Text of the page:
by Jonathon Kitson
Wednesday, 6
January 2021
Spotted
07:00

50 million jabs by March — it’s possible, and necessary

Fatalism around the vaccine rollout isn't just wrong, it's unwarranted
by Jonathon Kitson
Boris Johnson holds a vial of the AstraZeneca/Oxford University Covid-19 candidate vaccine.

Mass vaccination quickly reduces hospitalisations and deaths, giving people the confidence to go back to their normal pre-coronavirus lives. However, in the manner of a doctor trying to persuade a patient in denial, the UK’s Chief Medical Officers have warned that “vaccine shortage is a reality that cannot be wished away”.

So, should politicians just accept this fatalistic advice that vaccine shortages are inevitable? I’d argue not. Just before New Year, the Serum Institute of India announced they have already produced 50 million doses of the Oxford vaccine under licence. India’s success undermines gloomy statements that nothing can be done to end the shortages.

If the UK targeted the same figure of 50 million doses to be ready during March, that would be enough to protect for all of the vulnerable, with doses left over for other essential workers like the teachers, police officers and the armed forces. Together with an accelerated distribution network using the measures in a recent paper I co-authored, the UK could quickly and confidently reopen our schools and businesses. We could finally treat coronavirus just like we treat seasonal flu.

So, given India has 50 million doses ready to go now, what are the barriers to the UK achieving the same by March? We know the Oxford vaccine manufacture process consists of two stages: first ‘bulk manufacture’ where the vaccine virus vector is grown in thousand-litre bioreactor tanks over weeks, then second ‘fill / finish’ where the bulk vaccine product is decanted into sterile glass vials, sealed and labelled.

However, despite 15 million doses of bulk vaccine product being ready, no finished vials of vaccine have been shipped from the UK factory so far. So all that stands in the way of getting 50 million doses during March, and all our lives getting back to normal, is fixing the ‘bottle-neck’ in the vaccine ‘fill / finish’ stage. Though some reports have stated that the supply of glass vials is a limiting factor, a podcast released by the Vaccine Taskforce in October states these media reports are incorrect.

If this is true, this means that the only issue standing between the UK and 50 million doses during March is increasing the rate of the ‘fill / finish’ process. This last part of the vaccine manufacturing process takes place at the Wockhardt factory in Wrexham. Though the Guardian reported the staff there had worked through Christmas, according to a report from a Welsh MP, the facility is only contracted to operate from Monday to Friday.

Given the massive cost of lockdown restrictions, moving this factory to 24 hour production and paying large bonuses for skilled workers to temporarily relocate to support this would yield huge economic returns. The simplest way to achieve this would be for the government to change its existing contract with Astrazeneca, offering them a large financial incentive for these first critical 50 million doses to be delivered before or during March.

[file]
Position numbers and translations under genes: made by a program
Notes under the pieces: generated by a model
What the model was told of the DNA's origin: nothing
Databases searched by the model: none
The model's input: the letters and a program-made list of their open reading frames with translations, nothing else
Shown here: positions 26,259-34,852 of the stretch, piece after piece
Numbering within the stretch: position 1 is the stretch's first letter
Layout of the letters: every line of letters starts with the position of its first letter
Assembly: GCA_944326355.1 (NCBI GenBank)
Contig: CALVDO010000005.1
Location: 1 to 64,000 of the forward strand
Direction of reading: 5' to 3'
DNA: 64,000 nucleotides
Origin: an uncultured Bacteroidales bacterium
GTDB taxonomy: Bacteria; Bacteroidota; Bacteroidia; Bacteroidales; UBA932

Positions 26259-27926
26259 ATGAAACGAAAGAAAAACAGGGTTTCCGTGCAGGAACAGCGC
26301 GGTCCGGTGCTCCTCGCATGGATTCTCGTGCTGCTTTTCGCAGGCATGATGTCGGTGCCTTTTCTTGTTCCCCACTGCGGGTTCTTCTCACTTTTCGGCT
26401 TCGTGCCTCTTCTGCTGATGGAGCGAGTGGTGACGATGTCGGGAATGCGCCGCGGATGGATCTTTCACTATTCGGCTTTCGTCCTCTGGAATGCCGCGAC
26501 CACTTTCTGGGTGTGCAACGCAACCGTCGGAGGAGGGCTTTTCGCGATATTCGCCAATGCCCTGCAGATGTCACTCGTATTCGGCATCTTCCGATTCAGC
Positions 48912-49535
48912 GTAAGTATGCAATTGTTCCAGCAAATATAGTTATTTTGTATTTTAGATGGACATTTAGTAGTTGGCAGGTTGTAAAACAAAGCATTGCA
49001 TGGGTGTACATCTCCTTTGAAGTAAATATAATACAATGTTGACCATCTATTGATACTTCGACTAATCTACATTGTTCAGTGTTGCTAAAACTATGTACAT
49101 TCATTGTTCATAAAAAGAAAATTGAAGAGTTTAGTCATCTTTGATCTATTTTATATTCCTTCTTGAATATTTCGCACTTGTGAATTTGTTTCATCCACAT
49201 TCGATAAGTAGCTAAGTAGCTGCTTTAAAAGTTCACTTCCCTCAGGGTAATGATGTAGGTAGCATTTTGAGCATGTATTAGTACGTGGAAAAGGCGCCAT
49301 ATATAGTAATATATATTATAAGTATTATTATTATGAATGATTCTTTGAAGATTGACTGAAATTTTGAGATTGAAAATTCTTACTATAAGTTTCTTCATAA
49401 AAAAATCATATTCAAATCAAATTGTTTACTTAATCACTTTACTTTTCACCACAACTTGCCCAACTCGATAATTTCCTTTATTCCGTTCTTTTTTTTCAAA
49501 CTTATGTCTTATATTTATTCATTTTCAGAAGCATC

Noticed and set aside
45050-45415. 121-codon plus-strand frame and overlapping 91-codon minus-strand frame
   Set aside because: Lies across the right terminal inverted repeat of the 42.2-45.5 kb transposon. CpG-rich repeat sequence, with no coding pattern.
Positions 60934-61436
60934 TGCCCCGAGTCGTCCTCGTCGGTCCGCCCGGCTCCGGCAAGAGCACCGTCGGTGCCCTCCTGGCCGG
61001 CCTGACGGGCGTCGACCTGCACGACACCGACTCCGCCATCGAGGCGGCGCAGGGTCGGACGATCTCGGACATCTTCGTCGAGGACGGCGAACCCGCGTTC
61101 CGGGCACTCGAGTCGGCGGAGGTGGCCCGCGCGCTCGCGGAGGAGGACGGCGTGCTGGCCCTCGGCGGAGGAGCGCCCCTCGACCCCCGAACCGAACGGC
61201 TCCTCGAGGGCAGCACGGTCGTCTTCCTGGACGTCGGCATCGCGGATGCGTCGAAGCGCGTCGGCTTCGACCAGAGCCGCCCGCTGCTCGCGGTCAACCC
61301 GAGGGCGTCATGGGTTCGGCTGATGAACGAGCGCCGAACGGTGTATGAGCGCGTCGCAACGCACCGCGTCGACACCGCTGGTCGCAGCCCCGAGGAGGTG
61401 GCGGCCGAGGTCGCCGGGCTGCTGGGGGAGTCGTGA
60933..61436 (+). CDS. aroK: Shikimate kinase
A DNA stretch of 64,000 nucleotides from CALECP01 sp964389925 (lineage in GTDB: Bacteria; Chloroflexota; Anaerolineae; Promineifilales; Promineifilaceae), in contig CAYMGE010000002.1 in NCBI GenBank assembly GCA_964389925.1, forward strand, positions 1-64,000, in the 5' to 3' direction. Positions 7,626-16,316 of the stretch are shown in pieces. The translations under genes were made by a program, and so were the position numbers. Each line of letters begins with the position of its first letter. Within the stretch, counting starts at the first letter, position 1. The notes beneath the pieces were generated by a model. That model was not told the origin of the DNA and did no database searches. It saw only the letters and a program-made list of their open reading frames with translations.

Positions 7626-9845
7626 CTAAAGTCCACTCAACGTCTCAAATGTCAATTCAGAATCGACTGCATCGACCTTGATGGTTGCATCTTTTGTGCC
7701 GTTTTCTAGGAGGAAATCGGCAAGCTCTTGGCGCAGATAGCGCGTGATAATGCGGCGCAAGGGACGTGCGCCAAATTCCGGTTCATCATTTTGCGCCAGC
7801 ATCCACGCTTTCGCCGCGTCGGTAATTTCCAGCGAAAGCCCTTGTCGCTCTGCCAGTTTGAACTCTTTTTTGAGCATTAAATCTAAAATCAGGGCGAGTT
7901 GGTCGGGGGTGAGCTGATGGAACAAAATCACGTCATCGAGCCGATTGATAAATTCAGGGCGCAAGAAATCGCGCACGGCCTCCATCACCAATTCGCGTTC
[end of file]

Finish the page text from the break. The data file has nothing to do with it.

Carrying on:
Even with a huge mark-up of £100 a dose, the £5 billion cost of the first 50 million doses would be less than a quarter of the amount spent on the NHS Test & Trace System during 2020. This should be the easiest spending commitment any politician could ever make. The Prime Minister simply shouldn’t accept the answer “no” from his doctors on getting 50 million doses. India did it! So can the United Kingdom. Let’s get this pandemic done.

Jonathon Kitson is an independent researcher and forecaster. He has written on defence procurement, forecasting and vaccination strategy. He tweets @KitsonJ1.

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Joe Blow
Joe Blow
1 year ago

PHE absolutely MUST be dismantled post-pandemic, as it is clear that it is not fit for purpose. None of the current senior people must be allowed to work in the field again. Their incompetence is intolerable.

Fraser Bailey
Fraser Bailey
1 year ago
Reply to  Joe Blow

Yes, their incompetence is matched only by their arrogance.

Jonathan Ellman
Jonathan Ellman
1 year ago

This could have been done in October. It would have meant gambling that the vaccine would pass the due process but it could have been ready months ago. And if the vaccine failed the due process, it would have been a waste of several 100s of millions, but not billions that we are losing to the lockdown.

The 1,000,000 official volunteers and no doubt many times more willing to help, could have been employed for distribution and vial filling.

Pharmacists are not being used to give the vaccine despite having expertise and experience and begging the NHS to allow them to help. That’s over 11,000 capable vaccinators.